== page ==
Teens Camp: “Knowing Your Red Flags”

A total of 36 young people from 11 to 15 years old gathered together to learn about their “Red Flags” at a three-day camp organised by OM Indonesia. Like the red flags at the beach indicating danger when the waves are high, the lives of these young teens have their own red flags.

Sep 1, 2022

Written by Ayu*, a worker from OM Indonesia

“When will we have camp again?” asked Fauzi*, a 13-year-old Teens Camp participant, not long after he had returned home from the camp. For Fauzi and most of the other teenagers at the camp, this was their first time participating in activities outside the community where they live.

A total of 36 young people from 11 to 15 years old gathered together to learn about their “Red Flags” at a three-day camp organised by OM Indonesia. Like the red flags at the beach indicating danger when the waves are high, the lives of these young teens have their own red flags. The purpose of this camp was to raise awareness about these red flags and how to avoid them.

“This is the first time for most of us”

As soon as they got off the shuttle van, some teens immediately rushed to the soccer field and the playground at the camp site. “Are we going to pitch a tent and sleep on this grass tonight?”, Sufian* asked me. He looked so weak because he had gotten car sick on his way here.

I smiled at his excitement. Luckily, he would be sleeping in a room on a mattress.

On the first day of the camp, we gave the young people the freedom to get to know one another. They talked, played soccer, and just had fun with their friends and the volunteers. A few of them had come without knowing anybody because they lived in different parts of the area. Sports and games helped them to make friends with the others.

That Friday night, the teens heard a “wisdom story” from Ibu Wawa. Disguised as a grandmother, she told them a story in the Sundanese language about Ephesians 4:26: “Be angry and do not sin; do not let the sun go down on anger.” She explained how anger or bitter words can leave scars that are hard to erase in the human heart when we don’t control ourselves.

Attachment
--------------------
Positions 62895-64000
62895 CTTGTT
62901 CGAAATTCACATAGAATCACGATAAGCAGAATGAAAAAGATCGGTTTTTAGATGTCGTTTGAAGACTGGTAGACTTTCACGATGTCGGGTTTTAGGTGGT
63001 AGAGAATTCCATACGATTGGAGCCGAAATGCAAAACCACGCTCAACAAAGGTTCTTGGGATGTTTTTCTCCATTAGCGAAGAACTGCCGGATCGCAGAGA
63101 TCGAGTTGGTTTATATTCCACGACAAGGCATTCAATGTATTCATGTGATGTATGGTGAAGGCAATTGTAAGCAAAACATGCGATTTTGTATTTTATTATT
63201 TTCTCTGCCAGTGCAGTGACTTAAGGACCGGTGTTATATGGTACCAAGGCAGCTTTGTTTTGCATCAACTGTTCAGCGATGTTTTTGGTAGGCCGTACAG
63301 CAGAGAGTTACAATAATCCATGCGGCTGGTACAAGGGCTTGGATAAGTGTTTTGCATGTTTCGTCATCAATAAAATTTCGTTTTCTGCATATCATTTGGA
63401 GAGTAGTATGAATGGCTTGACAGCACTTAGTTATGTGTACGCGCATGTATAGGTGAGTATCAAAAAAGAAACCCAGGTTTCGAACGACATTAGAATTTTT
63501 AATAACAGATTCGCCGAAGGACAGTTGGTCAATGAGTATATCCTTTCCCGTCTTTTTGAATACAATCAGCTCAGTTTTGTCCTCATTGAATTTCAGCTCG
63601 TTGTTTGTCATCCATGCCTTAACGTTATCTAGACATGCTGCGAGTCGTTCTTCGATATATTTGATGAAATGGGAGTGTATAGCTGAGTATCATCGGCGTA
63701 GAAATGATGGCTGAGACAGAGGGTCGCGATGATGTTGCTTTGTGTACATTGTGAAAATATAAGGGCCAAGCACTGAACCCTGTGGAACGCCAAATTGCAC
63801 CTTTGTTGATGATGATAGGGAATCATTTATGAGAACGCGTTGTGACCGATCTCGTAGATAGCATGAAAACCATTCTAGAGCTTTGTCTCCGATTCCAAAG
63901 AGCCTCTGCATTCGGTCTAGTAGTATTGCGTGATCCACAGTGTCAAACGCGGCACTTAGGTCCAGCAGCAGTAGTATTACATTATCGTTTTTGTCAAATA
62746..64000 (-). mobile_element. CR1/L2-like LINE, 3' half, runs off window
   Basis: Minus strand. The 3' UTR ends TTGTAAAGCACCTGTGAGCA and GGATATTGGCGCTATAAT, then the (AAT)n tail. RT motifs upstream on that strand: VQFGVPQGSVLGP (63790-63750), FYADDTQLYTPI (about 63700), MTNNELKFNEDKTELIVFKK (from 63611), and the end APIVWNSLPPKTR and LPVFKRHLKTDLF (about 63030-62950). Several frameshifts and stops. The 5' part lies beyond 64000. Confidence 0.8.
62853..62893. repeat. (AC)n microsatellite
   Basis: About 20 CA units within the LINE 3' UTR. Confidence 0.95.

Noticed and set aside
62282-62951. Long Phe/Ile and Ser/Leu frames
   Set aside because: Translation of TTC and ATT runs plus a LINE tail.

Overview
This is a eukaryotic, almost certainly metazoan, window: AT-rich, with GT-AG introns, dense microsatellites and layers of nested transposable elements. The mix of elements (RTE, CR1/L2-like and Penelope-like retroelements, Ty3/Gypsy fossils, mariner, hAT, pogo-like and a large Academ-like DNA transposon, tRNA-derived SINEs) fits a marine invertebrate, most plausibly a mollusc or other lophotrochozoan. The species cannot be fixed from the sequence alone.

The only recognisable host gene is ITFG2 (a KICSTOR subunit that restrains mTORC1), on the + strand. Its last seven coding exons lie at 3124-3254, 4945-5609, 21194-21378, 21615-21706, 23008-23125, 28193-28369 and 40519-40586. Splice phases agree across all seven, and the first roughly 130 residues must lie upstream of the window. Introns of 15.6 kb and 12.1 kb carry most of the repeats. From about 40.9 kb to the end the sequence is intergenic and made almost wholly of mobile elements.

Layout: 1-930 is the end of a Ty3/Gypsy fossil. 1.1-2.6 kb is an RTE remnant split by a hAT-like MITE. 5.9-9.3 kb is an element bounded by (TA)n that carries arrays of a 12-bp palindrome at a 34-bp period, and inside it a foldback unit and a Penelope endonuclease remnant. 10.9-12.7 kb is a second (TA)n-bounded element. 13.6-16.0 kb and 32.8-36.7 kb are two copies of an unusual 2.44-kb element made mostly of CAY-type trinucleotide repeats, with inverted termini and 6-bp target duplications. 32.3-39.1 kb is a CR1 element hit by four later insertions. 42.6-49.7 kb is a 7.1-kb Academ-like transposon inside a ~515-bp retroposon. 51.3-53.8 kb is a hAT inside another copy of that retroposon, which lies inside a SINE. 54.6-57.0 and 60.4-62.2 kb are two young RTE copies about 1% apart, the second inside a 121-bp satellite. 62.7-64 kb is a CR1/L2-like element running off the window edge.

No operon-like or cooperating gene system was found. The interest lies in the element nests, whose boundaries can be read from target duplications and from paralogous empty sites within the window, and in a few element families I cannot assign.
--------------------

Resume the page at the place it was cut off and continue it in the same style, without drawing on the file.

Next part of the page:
Listening to a story by Ibu Wawa

On Saturday morning, the red flag zone began. The campers listened to a report about drugs from Bandung National Narcotics Agency before they were introduced to “Uncle George”. George is a pastor who used to be a drug user when he was just a child. As he talked about his life, he unpacked his journey of repentance and shared the Good News with them.

“I was in 5th grade when I got to know drugs,” said George, answering their first question. George emphasized to the teens that they must know the dangers of drugs and stay away from them. He also added that they should learn to accept themselves and stop comparing with others. Some of the boys who had previously told us that they were often offered strange pills by some adults seemed to nod when they heard the message.

The communities where the teens live are indeed very vulnerable to drug trafficking, criminal acts, and promiscuity. Many children are already drug users or active smokers at the age of ten. Even though the pitfalls of smoking are widely known, it’s considered normal to smoke, especially as an escape from poverty.

The communities where the teens live are indeed very vulnerable to drug trafficking, criminal acts, and promiscuity. Many children are already drug users or active smokers at the age of ten.

Besides the dangers of drugs, the teens also learned about sexual harassment and how they can avoid or handle it. Debbie, a representative from the Jari Foundation (Foundation of Independent Volunteer) discussed this with them. One of the services that Debbie and her team at Jari Foundation provides is counselling, mediation, and assistance to victims of sexual harassment or domestic violence.